[p2p-research] Building Alliances (basic income and entrepreneurship)

Paul D. Fernhout pdfernhout at kurtz-fernhout.com
Sat Nov 7 18:56:03 CET 2009

J. Andrew Rogers wrote:
> On Fri, Nov 6, 2009 at 9:19 PM, Michel Bauwens <michelsub2004 at gmail.com> wrote:
>> Another view is that talent is distributed in many ways, and so our systems
>> need to be more distributed to capture that innovation and contribution, as
>> that is not sufficiently done at present.
> This is true, but you are not understanding why it is true or the
> nature of that system. I take it no one here is a big fan of math?

Used to be. :-)

But I found in grad school that people can bully as well as mislead with 
math, same as most anything else.

I agree with Michel that we should be careful linking our self-worth with 
some current understanding in the sciences.

 > [snip]
 > I have metaphysics? Does my mother know?

She probably helped give it to you. :-)

Like you said about driving a car and thermodynamics, all our mental actions 
link to our metaphysical ideas, we just may not be aware of them explicitly.

 > [snip]
> Well that's the problem now, isn't it?  I'm waiting for someone to
> propose a way to do that which passes basic critical muster, but there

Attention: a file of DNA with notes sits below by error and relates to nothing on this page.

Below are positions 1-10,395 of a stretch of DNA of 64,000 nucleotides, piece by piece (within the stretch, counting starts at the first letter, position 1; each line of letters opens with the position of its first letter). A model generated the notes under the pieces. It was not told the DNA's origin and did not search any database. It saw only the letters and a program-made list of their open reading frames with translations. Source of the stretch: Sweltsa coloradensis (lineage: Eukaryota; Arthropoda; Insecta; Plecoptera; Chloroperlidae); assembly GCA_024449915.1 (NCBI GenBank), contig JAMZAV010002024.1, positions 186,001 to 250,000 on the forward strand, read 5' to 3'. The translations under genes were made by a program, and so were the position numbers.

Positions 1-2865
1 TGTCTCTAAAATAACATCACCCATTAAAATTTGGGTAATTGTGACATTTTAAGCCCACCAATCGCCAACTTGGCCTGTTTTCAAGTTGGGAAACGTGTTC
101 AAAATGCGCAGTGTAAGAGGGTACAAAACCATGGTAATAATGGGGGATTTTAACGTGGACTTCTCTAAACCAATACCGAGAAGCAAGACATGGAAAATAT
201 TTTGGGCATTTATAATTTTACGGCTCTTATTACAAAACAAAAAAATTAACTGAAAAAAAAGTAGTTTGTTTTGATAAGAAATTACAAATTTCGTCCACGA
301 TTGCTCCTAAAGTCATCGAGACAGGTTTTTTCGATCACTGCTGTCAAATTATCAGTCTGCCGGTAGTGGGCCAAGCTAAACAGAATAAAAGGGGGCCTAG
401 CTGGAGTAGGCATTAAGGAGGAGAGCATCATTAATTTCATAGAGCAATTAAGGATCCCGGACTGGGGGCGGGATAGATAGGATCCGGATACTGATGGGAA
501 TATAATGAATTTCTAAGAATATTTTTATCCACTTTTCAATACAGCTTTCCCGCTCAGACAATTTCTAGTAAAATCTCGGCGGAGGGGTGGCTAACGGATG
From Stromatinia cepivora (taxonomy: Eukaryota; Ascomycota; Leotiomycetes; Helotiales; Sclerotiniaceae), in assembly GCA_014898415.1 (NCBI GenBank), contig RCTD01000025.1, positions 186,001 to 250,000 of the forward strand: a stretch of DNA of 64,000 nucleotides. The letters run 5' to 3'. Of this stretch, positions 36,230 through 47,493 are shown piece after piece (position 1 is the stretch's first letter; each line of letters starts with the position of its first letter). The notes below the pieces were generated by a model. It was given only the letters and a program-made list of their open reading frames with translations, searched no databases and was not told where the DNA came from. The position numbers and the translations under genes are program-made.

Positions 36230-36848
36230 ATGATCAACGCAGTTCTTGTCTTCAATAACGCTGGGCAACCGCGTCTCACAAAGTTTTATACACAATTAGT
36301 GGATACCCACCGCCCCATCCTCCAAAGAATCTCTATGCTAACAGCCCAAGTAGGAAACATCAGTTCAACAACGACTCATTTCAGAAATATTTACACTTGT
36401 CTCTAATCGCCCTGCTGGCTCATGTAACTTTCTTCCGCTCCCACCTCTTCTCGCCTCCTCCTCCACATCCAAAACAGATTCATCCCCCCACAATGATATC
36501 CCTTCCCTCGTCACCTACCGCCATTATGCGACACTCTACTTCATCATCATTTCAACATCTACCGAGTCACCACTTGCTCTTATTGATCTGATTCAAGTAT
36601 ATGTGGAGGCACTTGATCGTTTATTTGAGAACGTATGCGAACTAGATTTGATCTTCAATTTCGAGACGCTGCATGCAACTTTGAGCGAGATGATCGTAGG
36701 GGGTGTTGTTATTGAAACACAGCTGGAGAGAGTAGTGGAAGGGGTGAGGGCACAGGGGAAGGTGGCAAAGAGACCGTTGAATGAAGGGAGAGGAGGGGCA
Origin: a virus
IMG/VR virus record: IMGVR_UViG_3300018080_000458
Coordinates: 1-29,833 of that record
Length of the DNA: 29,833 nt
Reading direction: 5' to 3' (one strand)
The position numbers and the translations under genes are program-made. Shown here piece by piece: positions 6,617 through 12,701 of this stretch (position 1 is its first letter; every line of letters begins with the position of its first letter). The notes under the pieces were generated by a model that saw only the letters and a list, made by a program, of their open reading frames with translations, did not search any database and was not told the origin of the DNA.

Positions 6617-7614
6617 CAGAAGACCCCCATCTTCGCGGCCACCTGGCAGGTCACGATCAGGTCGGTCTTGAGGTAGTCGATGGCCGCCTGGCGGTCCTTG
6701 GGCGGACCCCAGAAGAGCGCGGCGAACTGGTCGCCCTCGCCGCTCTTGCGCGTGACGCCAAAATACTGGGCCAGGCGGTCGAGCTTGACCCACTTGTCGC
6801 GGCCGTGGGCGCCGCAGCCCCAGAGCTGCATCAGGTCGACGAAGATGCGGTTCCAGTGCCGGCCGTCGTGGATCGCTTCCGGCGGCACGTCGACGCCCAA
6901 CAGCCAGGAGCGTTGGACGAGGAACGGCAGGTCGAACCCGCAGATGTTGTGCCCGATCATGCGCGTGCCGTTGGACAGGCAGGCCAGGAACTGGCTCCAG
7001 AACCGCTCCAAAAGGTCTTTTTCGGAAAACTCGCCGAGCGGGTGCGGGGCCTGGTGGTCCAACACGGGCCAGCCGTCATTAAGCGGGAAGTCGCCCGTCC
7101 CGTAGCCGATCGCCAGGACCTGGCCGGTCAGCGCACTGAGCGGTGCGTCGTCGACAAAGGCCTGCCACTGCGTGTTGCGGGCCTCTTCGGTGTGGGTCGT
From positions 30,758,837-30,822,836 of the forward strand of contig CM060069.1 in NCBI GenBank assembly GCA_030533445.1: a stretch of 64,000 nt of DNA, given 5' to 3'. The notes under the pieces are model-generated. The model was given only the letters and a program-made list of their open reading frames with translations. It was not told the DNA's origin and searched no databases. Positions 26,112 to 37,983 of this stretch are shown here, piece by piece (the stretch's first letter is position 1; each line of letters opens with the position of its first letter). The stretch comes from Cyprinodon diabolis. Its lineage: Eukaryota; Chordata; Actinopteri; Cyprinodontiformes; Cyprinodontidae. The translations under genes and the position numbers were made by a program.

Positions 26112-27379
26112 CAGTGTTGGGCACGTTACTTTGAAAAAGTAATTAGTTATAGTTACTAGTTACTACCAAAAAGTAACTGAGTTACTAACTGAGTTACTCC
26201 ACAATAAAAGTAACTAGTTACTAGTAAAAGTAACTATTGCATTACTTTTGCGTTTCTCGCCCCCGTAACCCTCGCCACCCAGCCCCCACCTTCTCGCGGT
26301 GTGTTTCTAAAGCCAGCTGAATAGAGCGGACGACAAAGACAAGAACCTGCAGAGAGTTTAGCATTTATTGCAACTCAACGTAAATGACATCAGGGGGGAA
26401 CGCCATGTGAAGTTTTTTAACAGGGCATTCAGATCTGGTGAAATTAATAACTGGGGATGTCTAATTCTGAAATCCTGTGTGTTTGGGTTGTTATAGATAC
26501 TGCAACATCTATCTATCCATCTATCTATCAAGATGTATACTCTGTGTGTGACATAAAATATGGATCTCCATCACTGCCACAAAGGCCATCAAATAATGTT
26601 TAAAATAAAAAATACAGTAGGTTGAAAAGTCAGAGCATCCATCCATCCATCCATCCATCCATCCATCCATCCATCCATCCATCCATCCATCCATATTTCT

> hasn't been much beyond handwaving.  I've been working on this problem
> for years, but from a slightly more rigorous perspective.

As I said elsewhere, assumptions, values, emotions, and aesthetic choice of 
valid tools, are all required to do any kind of thinking. So, rigor may be 
in the eye of the beholder. :-)

> We can't meaningfully solve these problems if we pretend fundamental
> problems with the proposals don't exist. I've heard all these happy
> proposals before, because I used to work with NGOs on designing
> sustainable systems and international protocols of this type. We
> initially made the same naive mistakes then that are being made here
> now.

Many NGOs are so bureaucratic as to be dysfunctional. I'm not sure one can 
generalize from them to p2p.

Can you please provide a summary list of detailed mistakes (and ideally how 
to avoid them)?

How is Debian GNU/Linux a mistake? Or Wikipedia? Or the web? Sure, they all 
could be better, of course. Improvable is not quite the same in feel as 
mistaken, even though one might argue they are similar issues.

--Paul Fernhout

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